"I AM LEGEND" Movie Production - part 2
I will be at the South Street Seaport every day at midday
when the sun is highest in the sky...
WILL SMITH stars as Robert Neville in Warner Bros. Pictures’ and Village Roadshow Pictures’ sci-fi action adventure “I Am Legend,” distributed by Warner Bros. Pictures. Photo by Barry Wetcher, SMPSP
The catalyst for the circumstances of Neville's life is a man-made virus, born out of a revolutionary cure for cancer that then morphed into an unstoppable infectious microorganism. It sent the filmmakers on a research expedition into the science surrounding the complex study of viruses and virology.
Their research began with tutorials from the discipline's top educators and culminated with a visit to the Centers for Disease Control. The CDC granted Smith, Lawrence and the producers the rare opportunity to meet with its scientists working within its Biosafety Level 3 labs, which contain some of the world's most deadly and virulent contagions. It was there where they began to understand that the possibility of a retrovirus spiraling out of control is no longer just the fodder for science fiction stories but is all-too-plausible.
Goldsman comments, "There's a realization that some viruses are quite possibly at the top of the 'food chain.' It's humbling and terrifying to see how durable and profoundly impactful one mutated virus can be."
The filmmakers gained access to some of the nation's top virologists, from microbiologists working in high level biohazard labs to the "virus hunters," who venture out to hot spots around the world seeking answers to the next potentially lethal pandemic. "It was fascinating," notes Lawrence. "We were able to see firsthand how a virologist thinks and how they view the world of viruses."
From Neville's adherence to safety protocols to laboratory schematics mirroring the CDC's actual labs, the filmmakers were able to garner a wealth of information for the project. Smith was particularly grateful for the opportunity to apply so much practical research into building his character. "I love doing research," he notes. "It's difficult to deliver a character like Neville emotionally when you don't understand the science that drives him."
The experts at the CDC also provided invaluable insight into the components and ethics of mass evacuations and quarantines. In addition, New York's city, state and federal agencies lent their expertise to the filmmakers to orchestrate some of the film's more explosive and dramatic sequences, including those of chaos in the streets, as well as scenes in which Neville is completely alone in the once-bustling city.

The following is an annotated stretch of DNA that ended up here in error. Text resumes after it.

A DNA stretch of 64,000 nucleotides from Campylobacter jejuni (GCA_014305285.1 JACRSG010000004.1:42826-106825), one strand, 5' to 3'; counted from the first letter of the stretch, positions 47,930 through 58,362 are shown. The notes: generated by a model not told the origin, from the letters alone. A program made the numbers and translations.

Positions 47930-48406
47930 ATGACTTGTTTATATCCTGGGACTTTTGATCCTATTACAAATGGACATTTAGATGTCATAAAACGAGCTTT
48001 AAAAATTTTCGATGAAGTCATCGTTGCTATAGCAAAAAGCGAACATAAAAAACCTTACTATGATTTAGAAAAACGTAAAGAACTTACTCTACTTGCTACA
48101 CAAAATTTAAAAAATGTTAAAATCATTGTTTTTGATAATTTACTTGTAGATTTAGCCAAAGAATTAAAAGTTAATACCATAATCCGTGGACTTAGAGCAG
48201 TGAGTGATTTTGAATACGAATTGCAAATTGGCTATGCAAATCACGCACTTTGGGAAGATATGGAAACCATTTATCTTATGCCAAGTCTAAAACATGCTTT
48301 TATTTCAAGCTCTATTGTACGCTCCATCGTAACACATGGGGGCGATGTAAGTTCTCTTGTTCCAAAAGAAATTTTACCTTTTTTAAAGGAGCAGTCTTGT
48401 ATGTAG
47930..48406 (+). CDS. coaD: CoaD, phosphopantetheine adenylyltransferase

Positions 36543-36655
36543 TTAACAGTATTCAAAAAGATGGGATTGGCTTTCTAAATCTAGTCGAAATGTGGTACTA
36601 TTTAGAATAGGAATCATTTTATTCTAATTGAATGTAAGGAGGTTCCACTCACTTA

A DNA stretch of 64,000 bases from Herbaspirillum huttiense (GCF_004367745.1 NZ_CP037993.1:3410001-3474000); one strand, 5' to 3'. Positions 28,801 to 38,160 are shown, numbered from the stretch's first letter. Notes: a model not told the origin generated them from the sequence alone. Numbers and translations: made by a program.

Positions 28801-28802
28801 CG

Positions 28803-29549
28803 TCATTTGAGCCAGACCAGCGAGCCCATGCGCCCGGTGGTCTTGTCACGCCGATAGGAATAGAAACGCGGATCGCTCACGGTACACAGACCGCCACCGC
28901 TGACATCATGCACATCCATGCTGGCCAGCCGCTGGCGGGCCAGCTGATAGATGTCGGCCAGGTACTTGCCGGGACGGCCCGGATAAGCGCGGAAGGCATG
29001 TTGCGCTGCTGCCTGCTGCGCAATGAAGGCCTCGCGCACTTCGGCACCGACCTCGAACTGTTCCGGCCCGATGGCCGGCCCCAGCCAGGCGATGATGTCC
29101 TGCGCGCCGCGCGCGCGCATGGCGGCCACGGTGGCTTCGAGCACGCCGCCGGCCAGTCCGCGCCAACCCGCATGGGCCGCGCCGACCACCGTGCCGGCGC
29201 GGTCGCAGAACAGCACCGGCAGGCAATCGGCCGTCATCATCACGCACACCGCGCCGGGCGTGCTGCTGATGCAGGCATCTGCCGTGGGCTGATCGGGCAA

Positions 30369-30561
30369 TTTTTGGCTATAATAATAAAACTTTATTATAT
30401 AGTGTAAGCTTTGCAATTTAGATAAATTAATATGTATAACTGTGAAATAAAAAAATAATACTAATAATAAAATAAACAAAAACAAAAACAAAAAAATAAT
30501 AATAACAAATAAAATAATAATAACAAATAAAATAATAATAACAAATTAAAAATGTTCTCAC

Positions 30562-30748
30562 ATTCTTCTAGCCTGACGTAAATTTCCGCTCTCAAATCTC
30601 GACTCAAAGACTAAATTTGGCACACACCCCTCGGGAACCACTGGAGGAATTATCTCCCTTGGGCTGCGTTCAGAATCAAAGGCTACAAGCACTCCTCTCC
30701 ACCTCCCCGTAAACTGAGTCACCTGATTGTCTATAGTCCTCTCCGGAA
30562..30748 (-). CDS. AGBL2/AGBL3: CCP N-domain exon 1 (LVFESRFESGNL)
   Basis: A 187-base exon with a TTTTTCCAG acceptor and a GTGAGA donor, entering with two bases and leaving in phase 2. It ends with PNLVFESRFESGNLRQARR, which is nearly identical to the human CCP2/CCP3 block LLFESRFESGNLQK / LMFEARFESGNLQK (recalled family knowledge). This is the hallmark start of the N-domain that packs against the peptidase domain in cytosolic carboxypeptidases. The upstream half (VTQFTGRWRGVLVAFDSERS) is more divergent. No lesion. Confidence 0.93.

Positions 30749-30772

The New York City of the film's 2012 setting is an awe-inspiring shadow of the metropolis we know today. The filmmakers wanted to avoid the standard sci-fi concept of burned-out urban blight, and instead create a degrading snapshot of a moment in time--quarantined buildings, looted businesses, biohazard warnings, and a gridlocked traffic jam of now-empty cars--all being taken over by a tangle of overgrown foliage and resurgent wildlife. It was Francis Lawrence who conceived of the eerie starkness of a Manhattan that had literally become an urban jungle, reclaimed by nature.
Production designer Naomi Shohan, who previously collaborated with Lawrence on "Constantine," helped conceptualize his Eden-esque take on the city. "The visual result of the initial pandemic is a city littered with the detritus of emergency response actions, military and medical, and the chaos of a frantic population," describes Shohan. "The look is not significantly distinguishable from the ravages of war. Then moving forward in time allowed us to transform the landscape and give it a poetry that played well against Neville's desperate situation. Eventually, it becomes a city that has been transformed by imploding infrastructure and uninhibited nature."
Together with her art department, Shohan did extensive research to approximate the end results of the various scenarios that the city would have faced, including the sudden cessation of water and power and the growth rates of the vegetation, as well as animals and insects. "Ruptures in the water mains would have opened sinkholes, swallowing streets and parts of buildings," she describes. "Fires from electricity and gas would have taken more, and irrepressible nature would have begun to reclaim her place. Suddenly, instead of streets full of medical and military litter, the great canyons of New York City would begin to resemble certain romantic visions of the American West depicted by 19th-century painters. We arrived at a kind of timelessness; the hardness and grit of the city, once engulfed by nature, becomes a sensual landscape."
In concert with that vision, Lawrence comments, "I wanted to take a naturalistic approach to filming this movie. I wanted to shoot here on the streets of New York in broad daylight and in real places. It informs performances and informs our shot choices."